Alex Andon is one new business owner that reflects San Francisco's abstract nature. Andon's personal love and fascination for marine animals sparked the development of his new project, Jellyfish Art, which brings what he declares on his site as "the next trend in ornamental aquariums." Fascinated by the jellyfish exhibits he observed at aquariums, Andon decided to develop a way for these delicate creatures to be maintained at home. Along with various other jellyfish supplies, Jellyfish Art provides special tanks with water flow patterns designed to keep jellyfish healthy and beautiful. Andon has successfully sold his creation to various restaurants and has received recognition from various news outlets for his creativity and entrepreneurship.
The Yale biology graduate told The Los Angeles Times about his wake-call upon commencing his business. When selling such a distinct tank, it is important that the customers have access to its new tenant and realizing that his customers would need jellyfish, it was crucial for Andon to come up with a plan that would make these delicate creatures available.
"I didn't know where to get them," Andon told Sharon Bernstein of the LA Times last August. "I would go out in a rubber boat and collect these things off the beaches here in San Francisco." While capturing the creatures was difficult and their need to be refrigerated complicated the process even more, Andon now purchases his jellies from a professional distributor that uses warm-water varieties to ease the storage costs and process for customers.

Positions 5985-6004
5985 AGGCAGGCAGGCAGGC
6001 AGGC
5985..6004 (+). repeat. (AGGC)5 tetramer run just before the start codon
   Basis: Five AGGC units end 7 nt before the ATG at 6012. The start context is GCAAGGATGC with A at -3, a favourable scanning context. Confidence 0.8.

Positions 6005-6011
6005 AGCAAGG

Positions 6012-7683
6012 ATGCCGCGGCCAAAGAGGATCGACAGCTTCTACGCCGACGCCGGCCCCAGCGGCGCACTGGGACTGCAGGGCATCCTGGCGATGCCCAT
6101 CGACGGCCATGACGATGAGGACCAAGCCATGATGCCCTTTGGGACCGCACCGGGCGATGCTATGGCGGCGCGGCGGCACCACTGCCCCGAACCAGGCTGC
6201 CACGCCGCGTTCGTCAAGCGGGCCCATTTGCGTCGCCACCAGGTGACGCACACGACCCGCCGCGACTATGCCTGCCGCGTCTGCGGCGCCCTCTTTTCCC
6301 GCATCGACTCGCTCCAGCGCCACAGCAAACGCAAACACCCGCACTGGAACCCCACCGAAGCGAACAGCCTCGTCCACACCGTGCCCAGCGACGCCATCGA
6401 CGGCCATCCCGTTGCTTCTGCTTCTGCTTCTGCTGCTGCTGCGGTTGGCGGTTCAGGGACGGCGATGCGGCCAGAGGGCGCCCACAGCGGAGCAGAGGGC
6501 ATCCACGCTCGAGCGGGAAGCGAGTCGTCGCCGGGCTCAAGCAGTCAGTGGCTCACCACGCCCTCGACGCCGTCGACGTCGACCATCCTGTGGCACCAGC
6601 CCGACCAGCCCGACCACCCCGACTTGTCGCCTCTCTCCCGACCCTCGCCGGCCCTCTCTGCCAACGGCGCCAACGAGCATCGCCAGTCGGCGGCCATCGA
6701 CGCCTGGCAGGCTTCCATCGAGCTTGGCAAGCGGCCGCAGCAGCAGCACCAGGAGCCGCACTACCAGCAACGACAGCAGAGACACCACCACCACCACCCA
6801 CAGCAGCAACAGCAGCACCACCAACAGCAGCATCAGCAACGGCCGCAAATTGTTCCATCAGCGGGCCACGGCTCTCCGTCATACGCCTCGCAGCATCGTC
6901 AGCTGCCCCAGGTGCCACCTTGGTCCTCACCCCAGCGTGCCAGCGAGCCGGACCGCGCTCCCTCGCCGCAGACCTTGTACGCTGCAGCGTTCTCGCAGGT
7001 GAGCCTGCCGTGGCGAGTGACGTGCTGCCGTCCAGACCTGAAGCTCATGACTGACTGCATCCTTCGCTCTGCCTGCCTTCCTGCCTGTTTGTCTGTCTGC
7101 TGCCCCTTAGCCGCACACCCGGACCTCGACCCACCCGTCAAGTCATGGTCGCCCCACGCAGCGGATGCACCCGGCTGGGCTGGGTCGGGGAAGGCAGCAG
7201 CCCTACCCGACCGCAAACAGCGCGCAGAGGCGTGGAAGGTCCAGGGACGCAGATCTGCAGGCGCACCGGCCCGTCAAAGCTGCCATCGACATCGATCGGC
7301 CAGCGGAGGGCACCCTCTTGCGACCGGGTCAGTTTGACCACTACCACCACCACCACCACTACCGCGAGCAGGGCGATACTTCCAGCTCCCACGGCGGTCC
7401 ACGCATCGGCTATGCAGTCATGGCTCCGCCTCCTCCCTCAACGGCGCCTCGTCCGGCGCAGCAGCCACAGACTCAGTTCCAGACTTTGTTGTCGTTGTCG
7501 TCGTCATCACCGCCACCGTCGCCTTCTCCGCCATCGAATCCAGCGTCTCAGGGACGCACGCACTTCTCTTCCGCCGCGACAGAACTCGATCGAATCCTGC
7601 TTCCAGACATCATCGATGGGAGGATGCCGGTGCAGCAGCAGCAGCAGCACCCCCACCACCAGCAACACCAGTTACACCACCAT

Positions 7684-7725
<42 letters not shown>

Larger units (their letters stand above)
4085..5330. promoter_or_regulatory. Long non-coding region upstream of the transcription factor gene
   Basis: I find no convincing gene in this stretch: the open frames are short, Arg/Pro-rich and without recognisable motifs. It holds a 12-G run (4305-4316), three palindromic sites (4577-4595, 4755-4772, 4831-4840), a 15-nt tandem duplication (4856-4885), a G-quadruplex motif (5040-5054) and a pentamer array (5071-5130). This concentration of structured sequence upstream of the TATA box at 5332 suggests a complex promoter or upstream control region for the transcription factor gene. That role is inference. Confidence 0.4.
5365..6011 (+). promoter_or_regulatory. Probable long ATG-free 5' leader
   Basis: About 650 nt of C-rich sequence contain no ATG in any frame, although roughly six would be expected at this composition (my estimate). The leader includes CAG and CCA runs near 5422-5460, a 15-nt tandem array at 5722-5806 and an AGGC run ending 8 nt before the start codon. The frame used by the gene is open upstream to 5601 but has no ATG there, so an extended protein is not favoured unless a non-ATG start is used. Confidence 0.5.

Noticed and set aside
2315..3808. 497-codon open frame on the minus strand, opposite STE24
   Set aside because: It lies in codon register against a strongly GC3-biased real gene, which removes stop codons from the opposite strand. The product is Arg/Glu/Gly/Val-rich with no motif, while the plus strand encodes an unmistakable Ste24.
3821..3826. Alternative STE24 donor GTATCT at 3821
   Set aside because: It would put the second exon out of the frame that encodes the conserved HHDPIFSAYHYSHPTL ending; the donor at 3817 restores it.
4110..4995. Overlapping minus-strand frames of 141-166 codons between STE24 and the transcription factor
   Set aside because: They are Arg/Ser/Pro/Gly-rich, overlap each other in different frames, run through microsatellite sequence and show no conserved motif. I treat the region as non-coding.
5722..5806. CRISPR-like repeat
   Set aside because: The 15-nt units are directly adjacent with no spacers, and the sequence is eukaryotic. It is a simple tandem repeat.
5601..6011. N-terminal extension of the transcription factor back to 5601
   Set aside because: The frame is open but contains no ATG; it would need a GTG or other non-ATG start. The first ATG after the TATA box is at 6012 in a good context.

The 24-year-old began his jelly-venture after unsuccessfully looking for work, having been laid off from a bio-tech company last May. Now, in a crowded apartment, he runs Jellyfish Art, which has been booming so much that he has recently received an order for a large tank that should sell for tens of thousands of dollars, he told The New York Times last March.
Alaskan native Corey Rennell is also seeing his own project boom in the green city by the bay. The young mountaineer originally developed his product-- the first fresh nutrition bar-- to help improve his fitness in a short period of time. The self-proclaimed "oddball non-combat athlete" was invited by the BBC and Discovery channels to travel with five other athletes around the world, challenging their survival skills as they practiced the native sports of--and lived among--twelve different tribes.